Demos: original (S.Vega), slow (x1.25), fast (x.75), loss (20%), concealed.

Infos: contact authors 



University of Bergamo (UniBG)


 Polytechnic of Turin (PoliTO)

Audio Adaptive Playout

Adaptive playout is the ability to make the playout last longer or shorter. This is also known as time-scale modification or time stretching. It can serve several purposes:

  • buffer management
  • loss concealment 

Waveform Similarity Overlap-and-add (WSOLA)

There are several techniques to do time-scale modification in the frequency or in the sample domain.

If you simply stretch audio the pitch changes noticeably. Instead typical waveform periods are cut-copied-pasted. One of the most advanced techniques to do so is WSOLA: waveform similarity overlap and add.

WSOLA is done in this example by taking a segment known as template and searching back/forth for a best-match. When it is found, the best-match is mixed with the template. Finally a longer/shorter segment is created by taking the mix and the rest of the segment from the best-match to the end of the packet.

Buffer Management

Adaptive playout can be used to avoid buffer underflows/overflows by lengthening/shortening audio packets. Also, the pre-roll period can be shortened: the playout can start earlier, by slowing-down the buffer level will continue to increase, until an optimal level is reached.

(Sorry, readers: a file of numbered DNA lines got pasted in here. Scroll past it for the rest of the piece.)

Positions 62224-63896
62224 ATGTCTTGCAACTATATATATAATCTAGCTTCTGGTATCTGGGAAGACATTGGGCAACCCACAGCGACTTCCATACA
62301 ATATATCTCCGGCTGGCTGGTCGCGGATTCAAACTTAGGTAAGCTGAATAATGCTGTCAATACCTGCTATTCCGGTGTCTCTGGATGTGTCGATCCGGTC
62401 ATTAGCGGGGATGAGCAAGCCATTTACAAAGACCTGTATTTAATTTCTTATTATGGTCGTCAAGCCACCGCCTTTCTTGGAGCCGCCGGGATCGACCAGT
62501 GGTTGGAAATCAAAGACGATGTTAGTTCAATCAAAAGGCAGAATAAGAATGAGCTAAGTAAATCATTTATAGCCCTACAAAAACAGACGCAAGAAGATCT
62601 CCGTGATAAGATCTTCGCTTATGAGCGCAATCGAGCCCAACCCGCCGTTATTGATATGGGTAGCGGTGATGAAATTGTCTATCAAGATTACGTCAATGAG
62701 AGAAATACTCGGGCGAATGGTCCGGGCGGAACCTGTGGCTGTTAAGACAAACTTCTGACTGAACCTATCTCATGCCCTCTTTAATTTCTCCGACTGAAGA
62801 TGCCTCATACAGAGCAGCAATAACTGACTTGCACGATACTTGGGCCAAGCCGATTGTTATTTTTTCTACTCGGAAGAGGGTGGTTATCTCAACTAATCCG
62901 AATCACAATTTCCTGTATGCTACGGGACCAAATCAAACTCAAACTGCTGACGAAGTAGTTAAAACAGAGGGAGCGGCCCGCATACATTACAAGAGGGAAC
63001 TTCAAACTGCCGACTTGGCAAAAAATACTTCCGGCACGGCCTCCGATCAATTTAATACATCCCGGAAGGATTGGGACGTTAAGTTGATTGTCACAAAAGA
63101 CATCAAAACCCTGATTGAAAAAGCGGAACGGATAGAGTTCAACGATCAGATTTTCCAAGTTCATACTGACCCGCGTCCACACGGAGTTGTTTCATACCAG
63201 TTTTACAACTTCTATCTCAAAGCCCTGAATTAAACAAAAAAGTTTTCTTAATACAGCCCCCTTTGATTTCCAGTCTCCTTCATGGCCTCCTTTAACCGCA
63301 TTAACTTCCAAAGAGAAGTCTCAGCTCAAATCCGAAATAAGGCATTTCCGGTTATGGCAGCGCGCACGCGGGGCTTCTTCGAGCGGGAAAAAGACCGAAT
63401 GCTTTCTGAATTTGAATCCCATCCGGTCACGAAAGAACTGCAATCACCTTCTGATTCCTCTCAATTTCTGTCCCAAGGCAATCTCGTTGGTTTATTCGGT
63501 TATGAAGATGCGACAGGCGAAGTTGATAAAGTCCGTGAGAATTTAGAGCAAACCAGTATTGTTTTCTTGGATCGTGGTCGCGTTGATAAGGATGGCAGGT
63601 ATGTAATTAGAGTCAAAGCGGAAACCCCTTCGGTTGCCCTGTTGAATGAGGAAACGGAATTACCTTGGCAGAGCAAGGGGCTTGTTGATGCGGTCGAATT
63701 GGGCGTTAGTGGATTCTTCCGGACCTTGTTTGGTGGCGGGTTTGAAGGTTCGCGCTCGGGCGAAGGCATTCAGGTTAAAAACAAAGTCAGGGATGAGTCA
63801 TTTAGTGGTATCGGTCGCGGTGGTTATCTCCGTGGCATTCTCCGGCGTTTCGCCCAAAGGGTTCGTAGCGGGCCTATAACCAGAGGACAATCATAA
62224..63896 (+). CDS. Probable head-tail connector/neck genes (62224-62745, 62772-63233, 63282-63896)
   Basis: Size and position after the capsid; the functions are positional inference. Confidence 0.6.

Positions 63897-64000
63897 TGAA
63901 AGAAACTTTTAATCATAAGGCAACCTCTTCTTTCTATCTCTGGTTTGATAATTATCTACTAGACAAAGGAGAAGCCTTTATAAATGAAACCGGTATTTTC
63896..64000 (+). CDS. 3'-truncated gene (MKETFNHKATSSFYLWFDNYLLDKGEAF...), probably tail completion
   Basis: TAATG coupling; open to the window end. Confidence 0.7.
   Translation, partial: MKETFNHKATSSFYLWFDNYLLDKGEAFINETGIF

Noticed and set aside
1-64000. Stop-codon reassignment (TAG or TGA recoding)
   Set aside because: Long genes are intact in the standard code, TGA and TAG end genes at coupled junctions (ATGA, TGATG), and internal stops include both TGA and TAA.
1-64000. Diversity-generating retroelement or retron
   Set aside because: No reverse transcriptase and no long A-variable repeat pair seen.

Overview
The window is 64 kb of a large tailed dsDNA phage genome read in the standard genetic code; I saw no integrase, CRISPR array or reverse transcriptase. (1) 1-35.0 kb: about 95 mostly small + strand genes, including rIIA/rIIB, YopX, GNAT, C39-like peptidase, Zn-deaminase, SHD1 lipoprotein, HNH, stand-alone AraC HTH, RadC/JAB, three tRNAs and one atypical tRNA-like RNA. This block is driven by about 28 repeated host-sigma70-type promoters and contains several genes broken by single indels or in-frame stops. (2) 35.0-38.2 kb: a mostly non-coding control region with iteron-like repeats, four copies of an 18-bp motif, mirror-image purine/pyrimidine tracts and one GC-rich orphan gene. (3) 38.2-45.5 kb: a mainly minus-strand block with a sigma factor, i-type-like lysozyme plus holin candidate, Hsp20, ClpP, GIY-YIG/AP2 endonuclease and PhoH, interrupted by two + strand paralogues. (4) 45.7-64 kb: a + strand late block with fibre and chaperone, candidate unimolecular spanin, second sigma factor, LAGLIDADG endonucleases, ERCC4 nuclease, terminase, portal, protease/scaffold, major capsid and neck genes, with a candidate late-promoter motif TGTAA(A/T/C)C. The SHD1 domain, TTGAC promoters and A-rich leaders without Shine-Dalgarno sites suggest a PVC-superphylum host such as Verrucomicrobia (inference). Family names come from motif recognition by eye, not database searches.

New mobile receivers will include a so-called Adaptive jitter buffer management (AJBM). It is being standardized in 3GPP. An adaptive control logic will decide the stretching factor based on network statistics (inter-arrival delays), buffer fullness and loss pattern.

The adaptation can depend upon packet contents. As an example: unvoiced /noise segments can be stretched by a large amount; voiced/tonal segments are characterized by a trade-off between quality and stretching; transients cannot be stretched.

The adaptation can be time varying: lengthening can be done at the beginning of talkspurts and shortening can be done at the end. This is known as Virtual Buffering as there will no buffer (hence no delay) except during talkspurts.

Loss Concealment

Loss concealment is done by stretching neighboring segments to literally fill the gap. The more the packets streteched, the less the stretching factor to be used and the higher the quality.

Actually packets will be stretched a little bit more than needed in order to be able to mix the overlap region and avoid discontinuities.

The quality of the concealment will be very high with respect to other methods.


Other Resources

PoliTO Survey of Adaptive Playout techniques and  application to concealment.




Antonio Servetti (PoliTO)


Eric Bonfadini (UniBG)